One of the mysteries of the English language finally explained.
The region consisting of the Caribbean Sea, its islands (including the West Indies), and the surrounding coasts.
Relating to the Caribbean.
- ‘In fact, Jamaica has a stronger romantic hold than almost any other Caribbean island.’
- ‘He talked of the desire of the Caribbean countries to reduce their debt and get to a state where everyone has a job.’
- ‘The relaxing Caribbean holidays are replaced by exhausting weekends at a Center Parc.’
- ‘For Caribbean music lovers, this May could be both the best and the worst of months.’
- ‘We were driving through a green tunnel of coconut palms on St. Lucia's Caribbean coast.’
- ‘The visit follows a tour by a group of Wiltshire teachers who visited the Caribbean island in October.’
- ‘Scuba diving adds an excellent extra facet to the sun, sea and sand of a standard Caribbean visit.’
- ‘Unlike many Caribbean islands, it has no backpackers' beach huts or village B&Bs.’
- ‘This year's music includes sounds of the Caribbean, New Orleans calypso and funk.’
- ‘I was on the phone to a Caribbean travel company, hassled, trying to get myself organised.’
- ‘Dermot, by immense skill and persistence, has made this the supreme Caribbean hotel.’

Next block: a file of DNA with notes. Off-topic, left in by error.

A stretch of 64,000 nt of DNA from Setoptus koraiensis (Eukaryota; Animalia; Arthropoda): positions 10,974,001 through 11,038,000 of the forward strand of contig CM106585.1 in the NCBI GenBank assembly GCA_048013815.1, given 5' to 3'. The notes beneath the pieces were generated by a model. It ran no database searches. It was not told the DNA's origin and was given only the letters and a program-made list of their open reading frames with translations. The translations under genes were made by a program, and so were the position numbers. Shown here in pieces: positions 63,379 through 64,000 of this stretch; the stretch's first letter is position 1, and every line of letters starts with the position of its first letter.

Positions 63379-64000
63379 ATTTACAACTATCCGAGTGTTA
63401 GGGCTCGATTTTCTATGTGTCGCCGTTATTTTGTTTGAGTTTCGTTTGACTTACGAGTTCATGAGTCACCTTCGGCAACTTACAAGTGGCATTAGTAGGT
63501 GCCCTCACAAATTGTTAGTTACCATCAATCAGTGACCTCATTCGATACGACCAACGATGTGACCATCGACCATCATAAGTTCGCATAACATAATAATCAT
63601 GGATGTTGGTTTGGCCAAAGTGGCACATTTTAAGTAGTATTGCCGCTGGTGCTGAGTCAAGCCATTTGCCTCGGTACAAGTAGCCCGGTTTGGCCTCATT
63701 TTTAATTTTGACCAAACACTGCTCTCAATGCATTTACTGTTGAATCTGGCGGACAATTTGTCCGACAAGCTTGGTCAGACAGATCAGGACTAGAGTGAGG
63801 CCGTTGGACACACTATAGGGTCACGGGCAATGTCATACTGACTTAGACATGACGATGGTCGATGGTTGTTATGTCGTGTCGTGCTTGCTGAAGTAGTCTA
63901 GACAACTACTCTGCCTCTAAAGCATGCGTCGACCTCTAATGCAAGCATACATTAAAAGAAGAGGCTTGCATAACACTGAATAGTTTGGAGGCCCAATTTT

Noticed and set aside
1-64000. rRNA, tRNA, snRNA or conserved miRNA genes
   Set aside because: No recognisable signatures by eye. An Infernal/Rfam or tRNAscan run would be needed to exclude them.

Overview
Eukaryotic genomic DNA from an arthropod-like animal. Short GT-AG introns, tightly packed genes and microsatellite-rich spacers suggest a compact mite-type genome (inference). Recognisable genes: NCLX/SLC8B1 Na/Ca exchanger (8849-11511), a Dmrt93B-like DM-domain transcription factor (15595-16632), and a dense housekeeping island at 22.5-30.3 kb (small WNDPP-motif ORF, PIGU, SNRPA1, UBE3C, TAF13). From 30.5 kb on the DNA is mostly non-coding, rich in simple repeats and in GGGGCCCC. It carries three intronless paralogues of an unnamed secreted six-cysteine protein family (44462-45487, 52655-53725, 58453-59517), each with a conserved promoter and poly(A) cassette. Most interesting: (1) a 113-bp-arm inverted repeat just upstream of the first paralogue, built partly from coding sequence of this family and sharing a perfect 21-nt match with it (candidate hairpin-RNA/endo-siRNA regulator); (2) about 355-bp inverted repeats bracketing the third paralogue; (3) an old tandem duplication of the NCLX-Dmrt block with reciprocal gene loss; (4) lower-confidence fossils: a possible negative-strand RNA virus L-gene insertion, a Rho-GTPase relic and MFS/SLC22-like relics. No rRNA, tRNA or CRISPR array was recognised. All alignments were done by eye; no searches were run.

- ‘Whatever he's busy with, the Caribbean sun will always break through in the end.’
- ‘There will be a flight back to the UK to add, but what does a Caribbean package holiday cost these days.’
- ‘If the bids were rigged, then other countries could get redress in a Caribbean court.’
- ‘The highlight of the tour was a rare Test match experience for the Caribbean girls.’
- ‘Thirteen Bradford head teachers are jetting off to the Caribbean isle of Barbados next week.’
- ‘Canada, Mexico, and most of the Caribbean states have never required a passport.’
- ‘But above all it is the air links that have made the difference to the gourmet Caribbean.’
- ‘I was brought up by my grandparents, which is quite normal in Caribbean families.’
- ‘He found it in an unlikely location, the Caribbean island nation of Trinidad and Tobago.’
There are two possible pronunciations of the word Caribbean, and both are used widely and acceptably in the US. In the Caribbean itself, the preferred pronunciation puts the stress on the -rib-. In Britain, speakers more often put the stress on the -be-, although in recent years, the other pronunciation has gained ground in Britain as the more ‘up-to-date’ and, to some, the more ‘correct’ pronunciation
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